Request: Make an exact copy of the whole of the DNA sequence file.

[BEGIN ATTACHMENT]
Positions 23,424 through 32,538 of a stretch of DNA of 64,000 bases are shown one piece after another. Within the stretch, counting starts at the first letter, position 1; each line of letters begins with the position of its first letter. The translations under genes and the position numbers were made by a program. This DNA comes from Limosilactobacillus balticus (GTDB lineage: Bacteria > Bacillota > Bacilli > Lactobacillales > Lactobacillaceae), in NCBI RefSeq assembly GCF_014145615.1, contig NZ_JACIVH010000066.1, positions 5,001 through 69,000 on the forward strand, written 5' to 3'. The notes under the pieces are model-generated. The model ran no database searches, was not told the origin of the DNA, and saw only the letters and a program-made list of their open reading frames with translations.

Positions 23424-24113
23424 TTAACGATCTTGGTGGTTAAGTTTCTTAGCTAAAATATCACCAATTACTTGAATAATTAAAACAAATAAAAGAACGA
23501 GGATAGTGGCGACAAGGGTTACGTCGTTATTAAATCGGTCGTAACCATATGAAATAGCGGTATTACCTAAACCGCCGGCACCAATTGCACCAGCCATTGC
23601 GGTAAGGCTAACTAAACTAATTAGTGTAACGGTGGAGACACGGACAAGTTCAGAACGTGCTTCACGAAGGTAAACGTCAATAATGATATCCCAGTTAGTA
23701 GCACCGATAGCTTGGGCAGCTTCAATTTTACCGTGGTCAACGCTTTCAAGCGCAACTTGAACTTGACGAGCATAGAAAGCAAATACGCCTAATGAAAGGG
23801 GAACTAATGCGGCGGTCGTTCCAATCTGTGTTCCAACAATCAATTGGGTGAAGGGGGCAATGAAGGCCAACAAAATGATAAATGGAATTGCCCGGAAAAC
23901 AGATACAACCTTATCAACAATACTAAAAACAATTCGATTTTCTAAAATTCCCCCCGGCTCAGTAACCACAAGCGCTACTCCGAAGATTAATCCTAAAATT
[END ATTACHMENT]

Positions 23,424 through 32,538 of a stretch of DNA of 64,000 bases are shown one piece after another. Within the stretch, counting starts at the first letter, position 1; each line of letters begins with the position of its first letter. The translations under genes and the position numbers were made by a program. This DNA comes from Limosilactobacillus balticus (GTDB lineage: Bacteria > Bacillota > Bacilli > Lactobacillales > Lactobacillaceae), in NCBI RefSeq assembly GCF_014145615.1, contig NZ_JACIVH010000066.1, positions 5,001 through 69,000 on the forward strand, written 5' to 3'. The notes under the pieces are model-generated. The model ran no database searches, was not told the origin of the DNA, and saw only the letters and a program-made list of their open reading frames with translations.

Positions 23424-24113
23424 TTAACGATCTTGGTGGTTAAGTTTCTTAGCTAAAATATCACCAATTACTTGAATAATTAAAACAAATAAAAGAACGA
23501 GGATAGTGGCGACAAGGGTTACGTCGTTATTAAATCGGTCGTAACCATATGAAATAGCGGTATTACCTAAACCGCCGGCACCAATTGCACCAGCCATTGC
23601 GGTAAGGCTAACTAAACTAATTAGTGTAACGGTGGAGACACGGACAAGTTCAGAACGTGCTTCACGAAGGTAAACGTCAATAATGATATCCCAGTTAGTA
23701 GCACCGATAGCTTGGGCAGCTTCAATTTTACCGTGGTCAACGCTTTCAAGCGCAACTTGAACTTGACGAGCATAGAAAGCAAATACGCCTAATGAAAGGG
23801 GAACTAATGCGGCGGTCGTTCCAATCTGTGTTCCAACAATCAATTGGGTGAAGGGGGCAATGAAGGCCAACAAAATGATAAATGGAATTGCCCGGAAAAC
23901 AGATACAACCTTATCAACAATACTAAAAACAATTCGATTTTCTAAAATTCCCCCCGGCTCAGTAACCACAAGCGCTACTCCGAAGATTAATCCTAAAATT